The fMRI task was designed with "Presentation" software (Neurobehavioral Systems Inc., San Francisco, CA) and was a modified version of the original attention network test (ANT) by Fan et al. [63]. Three cue conditions (no cue, center cue, spatial cue), two target conditions (congruent, incongruent) and two visual field conditions (left, right) were used (see Figure 1). As a cue an asterisk was used, appearing either at the center of the screen where it replaced a fixation cross (center cue) or lateralized next to the fixation cross, where it indicated the location of the following target stimulus (spatial cue). Targets consisted of a block of 5 parallel horizontal lines, with arrowheads pointing leftward or rightward. Target blocks were displaced approximately 4 degrees either left or right from the center (visual field condition). The middle of the 5 arrows was the target stimulus which had to be attended to. It was located at the horizontal midline. The other 4 arrows (two above and two below the target stimulus) served as distractors. In each trial, all distractor arrows pointed either to the same direction (congruent condition) or to the opposite direction (incrongruent condition) as the target arrow. Stimulus material was presented in black against a white background.

Figure 1

Stimulus material and example for the course of one trial (right spatial cue/incongruent target)

Each trial started with the presentation of a cue (or the fixation cross in the "no cue" condition) that was displayed for 150 ms. Following an interstimulus interval (ISI) of 400 ms (meanwhile the fixation cross was presented), the target (comprising target arrow and distractor arrows) appeared. Participants were required to indicate the direction of the target arrow by pressing a button with the left or right index finger corresponding to the left or right direction of the target arrow, respectively. Targets were presented for 1550 ms and followed by a presentation of the fixation cross until the end of the trial (i.e. presentation of the next cue). The duration of the fixation cross was 400 ms plus a pseudo-randomized multiple (0-9 times) of 500 ms, resulting in a total ISI of 400-4900 ms. Twenty trials were presented for each of the 12 possible permutations of conditions in a pseudo-randomized order, resulting in a total of 240 trials.

Data acquisition

FMRI was performed on a 3-T Trio MR scanner (Siemens, Erlangen, Germany) in the Institute of Neuroscience and Medicine - 4, Research Centre Jülich, using a T2*-weighted echo planar imaging (EPI) sequence (time repetition = 2200 ms, time echo = 30 ms, flip angle = 90°). Slices covered the whole brain and were positioned transaxially parallel to the anterior-posterior commissural line (AC-PC). A total of 391 functional images were acquired, each consisting of 36 slices (3 mm thickness, 20 × 20 cm field of view, 64 × 64 image matrix). The initial three images were excluded from further analysis in order to remove the influence of T1 stabilization effects.

fMRI data analysis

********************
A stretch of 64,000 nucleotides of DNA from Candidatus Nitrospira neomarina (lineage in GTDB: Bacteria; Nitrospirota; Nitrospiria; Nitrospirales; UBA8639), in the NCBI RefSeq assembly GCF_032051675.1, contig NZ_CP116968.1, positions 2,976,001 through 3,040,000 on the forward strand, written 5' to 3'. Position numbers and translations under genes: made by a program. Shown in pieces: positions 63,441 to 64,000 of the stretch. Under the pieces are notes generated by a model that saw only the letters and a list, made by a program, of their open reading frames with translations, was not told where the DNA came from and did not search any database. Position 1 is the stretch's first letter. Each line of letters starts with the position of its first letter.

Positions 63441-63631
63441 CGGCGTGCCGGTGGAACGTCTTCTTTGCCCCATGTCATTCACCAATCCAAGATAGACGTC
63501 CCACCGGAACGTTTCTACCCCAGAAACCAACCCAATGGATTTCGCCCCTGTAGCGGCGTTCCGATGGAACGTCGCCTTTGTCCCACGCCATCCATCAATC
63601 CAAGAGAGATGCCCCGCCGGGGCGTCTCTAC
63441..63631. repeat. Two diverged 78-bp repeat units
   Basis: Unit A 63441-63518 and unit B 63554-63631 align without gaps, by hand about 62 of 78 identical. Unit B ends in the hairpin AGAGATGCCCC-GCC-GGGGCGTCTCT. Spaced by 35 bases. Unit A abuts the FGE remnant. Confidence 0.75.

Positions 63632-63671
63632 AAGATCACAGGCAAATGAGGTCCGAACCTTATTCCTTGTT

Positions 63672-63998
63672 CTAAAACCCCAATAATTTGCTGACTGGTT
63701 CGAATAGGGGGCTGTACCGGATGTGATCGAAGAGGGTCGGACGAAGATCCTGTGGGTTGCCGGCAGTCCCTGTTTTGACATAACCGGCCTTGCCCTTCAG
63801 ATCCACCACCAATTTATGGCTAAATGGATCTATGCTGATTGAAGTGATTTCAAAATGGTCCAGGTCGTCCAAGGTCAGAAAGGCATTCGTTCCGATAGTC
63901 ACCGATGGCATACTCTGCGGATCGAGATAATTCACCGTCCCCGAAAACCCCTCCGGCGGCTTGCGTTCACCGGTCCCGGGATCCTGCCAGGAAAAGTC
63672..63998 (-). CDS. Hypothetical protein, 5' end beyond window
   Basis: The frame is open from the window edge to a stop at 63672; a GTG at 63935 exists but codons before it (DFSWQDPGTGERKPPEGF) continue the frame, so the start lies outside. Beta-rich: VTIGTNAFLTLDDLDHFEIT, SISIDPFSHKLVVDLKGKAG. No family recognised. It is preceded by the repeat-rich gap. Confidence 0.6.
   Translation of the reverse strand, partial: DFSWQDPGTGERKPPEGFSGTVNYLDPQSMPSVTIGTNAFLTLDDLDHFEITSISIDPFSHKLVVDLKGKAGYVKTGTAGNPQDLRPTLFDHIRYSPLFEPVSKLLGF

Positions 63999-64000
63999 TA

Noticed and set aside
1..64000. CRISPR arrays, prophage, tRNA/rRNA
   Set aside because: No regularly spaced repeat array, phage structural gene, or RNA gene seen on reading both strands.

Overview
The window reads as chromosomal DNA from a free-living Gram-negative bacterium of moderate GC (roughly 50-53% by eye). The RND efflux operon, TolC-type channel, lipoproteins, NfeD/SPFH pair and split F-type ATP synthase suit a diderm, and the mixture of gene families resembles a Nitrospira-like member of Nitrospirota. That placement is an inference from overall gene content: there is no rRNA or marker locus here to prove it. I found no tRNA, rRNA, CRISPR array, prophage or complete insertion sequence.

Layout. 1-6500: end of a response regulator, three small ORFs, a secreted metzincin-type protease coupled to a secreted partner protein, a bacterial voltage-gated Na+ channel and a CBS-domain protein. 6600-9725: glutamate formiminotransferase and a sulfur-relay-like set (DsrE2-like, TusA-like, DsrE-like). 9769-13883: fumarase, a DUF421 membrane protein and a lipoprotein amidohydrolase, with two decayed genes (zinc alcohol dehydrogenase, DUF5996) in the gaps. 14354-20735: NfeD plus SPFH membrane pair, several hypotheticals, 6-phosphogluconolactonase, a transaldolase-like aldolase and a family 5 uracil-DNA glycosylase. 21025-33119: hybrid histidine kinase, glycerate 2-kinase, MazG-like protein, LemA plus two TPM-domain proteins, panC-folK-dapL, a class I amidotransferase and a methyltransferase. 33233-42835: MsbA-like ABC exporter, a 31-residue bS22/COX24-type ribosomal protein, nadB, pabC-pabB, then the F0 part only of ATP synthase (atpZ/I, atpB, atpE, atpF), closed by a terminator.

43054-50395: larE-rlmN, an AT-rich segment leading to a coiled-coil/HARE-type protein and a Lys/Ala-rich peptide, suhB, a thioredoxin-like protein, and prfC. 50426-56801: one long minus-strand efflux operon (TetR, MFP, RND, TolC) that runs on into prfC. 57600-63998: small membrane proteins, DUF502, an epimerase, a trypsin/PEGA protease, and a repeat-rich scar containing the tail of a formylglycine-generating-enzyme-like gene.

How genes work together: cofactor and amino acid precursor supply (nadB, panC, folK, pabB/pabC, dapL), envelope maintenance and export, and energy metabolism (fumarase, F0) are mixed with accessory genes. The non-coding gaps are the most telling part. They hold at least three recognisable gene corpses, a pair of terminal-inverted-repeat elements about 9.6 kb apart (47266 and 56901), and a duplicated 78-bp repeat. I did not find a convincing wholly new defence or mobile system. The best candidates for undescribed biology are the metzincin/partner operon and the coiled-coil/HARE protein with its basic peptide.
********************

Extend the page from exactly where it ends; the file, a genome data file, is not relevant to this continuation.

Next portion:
Analysis of fMRI data was done by SPM5 [66]. Functional images were realigned to the first image, normalized to the mean image (to a voxel size of 2 × 2 × 2 mm), smoothed (6 mm isotropic Gaussian filter) and high-pass filtered (cut off period 128 s). Temporal autocorrelations were removed using an autoregressive model of order 1 (AR(1)). Trials with incorrect or missing responses were removed. Twelve onset regressors (related to the onset of the targets) were defined resulting from the permutation of all conditions comprising 3 cues (no/center/spatial), 2 targets (congruent/incongruent) and 2 target positions (left/right). The hemodynamic response to each different event type was modeled using a canonical synthetic hemodynamic response function. The 6 head movement parameters were included as confounds. In order to identify the effects of a) alerting, b) orienting and c) executive control, first level linear contrasts were calculated, comparing a) events of center cue versus no cue b) events of spatial cue versus center cue and c) events of incongruent targets versus congruent targets. At the second level, the individual β-contrasts of the first level analyses were used to calculate t-tests to investigate for genotype effects (G/A vs. G/G) and for task effects in the whole sample regardless of risk/non-risk status. Effects were expected to occur in brain areas known to be involved in alerting, orienting or executive control and to be impaired in schizophrenia patients [2527]. According to the present literature, specific regions of interests (ROIs) for each attentional subdomain were defined as follows: alerting = right hemisphere prefrontal and parietal areas [3, 4, 1416]; orienting = right hemisphere parietal areas [3, 14, 1719]; executive control of attention = left hemisphere prefrontal areas [14, 2024]. The prefrontal areas included the superior, middle and inferior frontal gyrus as well as the ACC. Analyses were performed with a predefined threshold of p < .001 (uncorrected). According to Thirion and coworkers [67] this is the optimal threshold in fMRI studies with regard to sensitivity and reliability. We are aware of the problem that the absence of correction for multiple testing enlarges the risk to commit the alpha error, i.e. to assume a between group difference that in reality does not exist. However, we consider that there are two reasons that legitimate our procedure: 1. We have a hypothesis about the areas that we expect to be activated and only look for results in predefined areas. 2. The disadvantage of a (conservative) correction for multiple comparisons is that the more you guard against the alpha error the higher the risk is to commit the beta error, i.e. not to detect an existing difference. The exploratory character of our results in the still relatively new research field of genetic imaging favours the use of this rather liberal significance threshold.